Living conditions and the resulting problems differ greatly throughout the intertidal zone and most plants and animals have adapted to a certain part or zone of the rocky shore habitat. The rocky shore can be divided in either biological zones or physical zones. Biological zones look at the resident flora and fauna and takes its nomenclature from the prevailing colour the rock has been clad in. The orange zone hosts lichen of the orange and yellow kind as well as salt tolerating plants, the black zone is dominated by black tar lichen, the grey zone can be identified by their barnacle and limpet populations and the brown zone is home to the various brown seaweed species.
Physical zones on the other hand are defined by their immersion or emersion time and are measured in meters above CD (chart datum) which is the waterline at the lowest spring tide.
The sublittoral zone sits at the bottom of the shore and always stays under water even at the lowest spring tides. The lower shore only gets uncovered at spring tides, the middle shore is always exposed at low tide and covered at high tide and the upper shore is only immersed at spring tides. The splash zone sits above the highest spring tide water mark and while plants and animals in this zone might get splashed with seawater this zone never gets covered with water.
The splash zone is a good spot to sit down and have a look over the rocky shore before exploring in more detail. In spring this spot is likely to display one of Ireland’s most delightful wildflowers. Thrift, also known as sea pink, is one of the most common coastal plants and can cover roadsides, cliff tops and dune edges in a sea of various shades of pink, some flowers can also go to extremes and be white or an almost crimson red. If necessary single plants are complacent with the tiniest amount of dirt and grow out of narrow crevices or shallow hallows in the rock and are also not an unusual sight on walls. Often close by but far less conspicuous stand rock samphire, the leaves of which have traditionally been pickled or used fresh in salads, and the scurvy grass with its tiny white flowers. The leaves of this perennial are high in vitamin C and before citrus fruit were widely available scurvy grass was a main stable on ships to prevent the disease that gave the plant its name.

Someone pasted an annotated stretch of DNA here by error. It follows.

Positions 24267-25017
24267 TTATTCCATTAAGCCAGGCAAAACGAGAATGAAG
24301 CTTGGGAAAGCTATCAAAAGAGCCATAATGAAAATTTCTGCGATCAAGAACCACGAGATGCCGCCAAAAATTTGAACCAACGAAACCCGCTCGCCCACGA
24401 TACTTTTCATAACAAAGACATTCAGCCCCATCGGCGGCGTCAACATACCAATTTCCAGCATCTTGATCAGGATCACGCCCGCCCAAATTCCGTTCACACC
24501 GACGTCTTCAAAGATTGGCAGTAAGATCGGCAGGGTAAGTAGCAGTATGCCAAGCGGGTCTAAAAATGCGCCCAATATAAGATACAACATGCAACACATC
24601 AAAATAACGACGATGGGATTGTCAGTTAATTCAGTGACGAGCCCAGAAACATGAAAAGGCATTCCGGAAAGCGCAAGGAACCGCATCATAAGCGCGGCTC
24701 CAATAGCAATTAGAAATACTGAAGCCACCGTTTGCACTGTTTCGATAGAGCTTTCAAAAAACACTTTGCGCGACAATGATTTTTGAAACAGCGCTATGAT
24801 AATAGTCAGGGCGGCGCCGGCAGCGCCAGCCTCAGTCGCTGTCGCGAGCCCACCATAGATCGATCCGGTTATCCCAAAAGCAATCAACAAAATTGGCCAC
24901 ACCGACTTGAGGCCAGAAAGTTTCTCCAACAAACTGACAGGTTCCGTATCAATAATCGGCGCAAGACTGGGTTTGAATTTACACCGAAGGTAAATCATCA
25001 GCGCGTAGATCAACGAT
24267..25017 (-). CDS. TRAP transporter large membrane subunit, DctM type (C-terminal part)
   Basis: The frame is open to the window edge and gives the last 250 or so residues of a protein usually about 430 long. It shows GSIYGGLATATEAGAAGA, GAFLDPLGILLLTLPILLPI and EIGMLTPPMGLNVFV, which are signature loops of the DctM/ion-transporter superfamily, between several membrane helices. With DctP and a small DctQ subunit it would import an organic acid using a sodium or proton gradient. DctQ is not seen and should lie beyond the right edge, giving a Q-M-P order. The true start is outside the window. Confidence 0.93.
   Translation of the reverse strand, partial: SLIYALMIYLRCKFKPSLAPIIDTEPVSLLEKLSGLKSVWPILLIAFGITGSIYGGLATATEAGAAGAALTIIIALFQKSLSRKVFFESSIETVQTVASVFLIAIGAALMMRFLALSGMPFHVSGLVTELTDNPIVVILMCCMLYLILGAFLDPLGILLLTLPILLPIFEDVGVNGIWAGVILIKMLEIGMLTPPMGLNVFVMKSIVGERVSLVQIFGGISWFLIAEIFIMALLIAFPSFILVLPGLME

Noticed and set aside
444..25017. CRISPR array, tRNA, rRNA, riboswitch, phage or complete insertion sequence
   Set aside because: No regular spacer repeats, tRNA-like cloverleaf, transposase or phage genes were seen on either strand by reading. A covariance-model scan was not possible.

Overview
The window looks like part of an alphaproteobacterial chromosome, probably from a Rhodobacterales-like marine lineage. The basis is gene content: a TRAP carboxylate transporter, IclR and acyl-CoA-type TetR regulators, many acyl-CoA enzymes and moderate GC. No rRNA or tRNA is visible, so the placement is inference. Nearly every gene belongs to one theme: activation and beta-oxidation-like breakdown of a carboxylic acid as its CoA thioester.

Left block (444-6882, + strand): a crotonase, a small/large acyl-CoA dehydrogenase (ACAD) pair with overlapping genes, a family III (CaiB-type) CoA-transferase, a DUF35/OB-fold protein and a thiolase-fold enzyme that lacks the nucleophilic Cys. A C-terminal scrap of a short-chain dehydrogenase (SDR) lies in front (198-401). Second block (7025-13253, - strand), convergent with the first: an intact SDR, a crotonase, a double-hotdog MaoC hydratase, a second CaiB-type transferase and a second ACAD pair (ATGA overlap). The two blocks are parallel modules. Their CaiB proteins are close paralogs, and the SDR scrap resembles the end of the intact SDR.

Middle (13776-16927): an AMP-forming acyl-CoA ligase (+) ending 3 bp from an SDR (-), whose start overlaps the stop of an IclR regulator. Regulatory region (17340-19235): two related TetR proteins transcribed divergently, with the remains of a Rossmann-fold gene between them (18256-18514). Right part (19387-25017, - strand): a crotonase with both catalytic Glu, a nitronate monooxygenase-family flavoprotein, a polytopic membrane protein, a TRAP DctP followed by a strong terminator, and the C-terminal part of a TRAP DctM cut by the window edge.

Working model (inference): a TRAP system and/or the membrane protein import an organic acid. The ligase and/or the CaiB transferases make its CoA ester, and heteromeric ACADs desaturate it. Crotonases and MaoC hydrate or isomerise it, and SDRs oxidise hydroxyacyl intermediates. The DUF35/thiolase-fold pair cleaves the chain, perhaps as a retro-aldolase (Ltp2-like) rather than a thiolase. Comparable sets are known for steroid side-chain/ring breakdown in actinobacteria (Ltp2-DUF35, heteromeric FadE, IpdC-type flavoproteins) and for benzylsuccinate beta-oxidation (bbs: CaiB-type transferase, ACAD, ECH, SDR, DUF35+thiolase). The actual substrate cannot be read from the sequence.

The rocks those flowers are surrounded by are often covered in a colourful and intriguing mantle. Lichens are curious life forms that have been around for some 400 million years. They have been and still sometimes are classified as plants but lichen should rather be described as a community of certain life forms than an individual organism. For a long time it was though that lichens are a simple symbiosis between a fungus and an algae where the fungus provides housing and water for the algae and in return receives food in form of sugars produced by the algae through photosynthesis. Only in recent years it became clear that at least some lichen species consist of more than just one fungus and one algae. Some lichen have a 2nd fungal partner, which is often a yeast, that is thought to be responsible for the structure of the lichen. Many lichen also have cyano- or other bacteria as part of their community for functions like nutrient transfer between the symbionts or defense against outside threats.
Lichen grow very slow but can live a very long time, 100 years or even older is no rarity, and survive in extreme environments. A lichen that was brought to the international space station survived for 15 days in the vacuum of space and regular temperature swings from -12 to +40 degree. Life on a rocky shore must be a holiday in comparison.
One of the most beautiful sights in the splash zone is sea ivory, a fruticose lichen (lichen with a bushy growth structure), growing alongside the yellow, foliose lichen (lichen with a lobed or leaflike shape) Xanthoria which is commonly known as orange or sunburst lichen. These lichen can cover vast areas of rock and often intermingle with white lichen like Lecanora gangaleoides and Ochrolechia parella. Telling the different but often very similar looking lichen species apart is more than difficult and more often than not the use of a hand lens or even a microscope is necessary. Further down the shore, on the upper shore and even parts of the middle shore, the black tar lichen and green tar lichen are very common. Both can tolerate some immersion in salt water and often thrive side by side with seaweeds.
Seaweeds are the most obvious rocky shore dwellers and inhabit the complete intertidal zone as well as the shallow sublittoral zone. Seaweeds are part of the algae family which in the widest sense is part of the plant world. Some microalgae, microscopic algae that exist as a single cell or string of cells, are classified as protist which is a fancy way of saying they can’t be put in either the plant or animal kingdom. Seaweeds are classified as macroalgae and while many seaweed species share only a very distant relationship to the land living plants they all share one characteristic: They produce the nutrients they need to grow and survive mainly through photosynthesis.